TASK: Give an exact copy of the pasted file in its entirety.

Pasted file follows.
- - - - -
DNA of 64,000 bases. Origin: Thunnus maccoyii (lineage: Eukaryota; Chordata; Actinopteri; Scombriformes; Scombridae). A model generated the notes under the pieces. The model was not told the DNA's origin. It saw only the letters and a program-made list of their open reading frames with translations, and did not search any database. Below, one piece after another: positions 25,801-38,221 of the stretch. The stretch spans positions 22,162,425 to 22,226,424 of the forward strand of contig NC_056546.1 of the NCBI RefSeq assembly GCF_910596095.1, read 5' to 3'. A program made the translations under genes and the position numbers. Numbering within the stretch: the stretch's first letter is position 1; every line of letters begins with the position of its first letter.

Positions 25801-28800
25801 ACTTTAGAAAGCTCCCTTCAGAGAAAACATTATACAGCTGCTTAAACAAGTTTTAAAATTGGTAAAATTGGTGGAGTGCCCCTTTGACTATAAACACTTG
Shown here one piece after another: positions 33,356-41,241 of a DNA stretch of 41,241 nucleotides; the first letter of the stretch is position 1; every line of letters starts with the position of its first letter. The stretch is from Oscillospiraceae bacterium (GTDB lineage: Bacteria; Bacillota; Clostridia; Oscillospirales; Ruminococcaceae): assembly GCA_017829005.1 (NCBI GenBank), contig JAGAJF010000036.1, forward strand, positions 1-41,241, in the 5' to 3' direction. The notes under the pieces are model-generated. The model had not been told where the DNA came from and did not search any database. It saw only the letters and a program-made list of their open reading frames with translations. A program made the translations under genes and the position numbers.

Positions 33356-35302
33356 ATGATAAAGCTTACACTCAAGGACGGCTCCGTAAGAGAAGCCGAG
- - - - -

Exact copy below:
DNA of 64,000 bases. Origin: Thunnus maccoyii (lineage: Eukaryota; Chordata; Actinopteri; Scombriformes; Scombridae). A model generated the notes under the pieces. The model was not told the DNA's origin. It saw only the letters and a program-made list of their open reading frames with translations, and did not search any database. Below, one piece after another: positions 25,801-38,221 of the stretch. The stretch spans positions 22,162,425 to 22,226,424 of the forward strand of contig NC_056546.1 of the NCBI RefSeq assembly GCF_910596095.1, read 5' to 3'. A program made the translations under genes and the position numbers. Numbering within the stretch: the stretch's first letter is position 1; every line of letters begins with the position of its first letter.

Positions 25801-28800
25801 ACTTTAGAAAGCTCCCTTCAGAGAAAACATTATACAGCTGCTTAAACAAGTTTTAAAATTGGTAAAATTGGTGGAGTGCCCCTTTGACTATAAACACTTG
Shown here one piece after another: positions 33,356-41,241 of a DNA stretch of 41,241 nucleotides; the first letter of the stretch is position 1; every line of letters starts with the position of its first letter. The stretch is from Oscillospiraceae bacterium (GTDB lineage: Bacteria; Bacillota; Clostridia; Oscillospirales; Ruminococcaceae): assembly GCA_017829005.1 (NCBI GenBank), contig JAGAJF010000036.1, forward strand, positions 1-41,241, in the 5' to 3' direction. The notes under the pieces are model-generated. The model had not been told where the DNA came from and did not search any database. It saw only the letters and a program-made list of their open reading frames with translations. A program made the translations under genes and the position numbers.

Positions 33356-35302
33356 ATGATAAAGCTTACACTCAAGGACGGCTCCGTAAGAGAAGCCGAG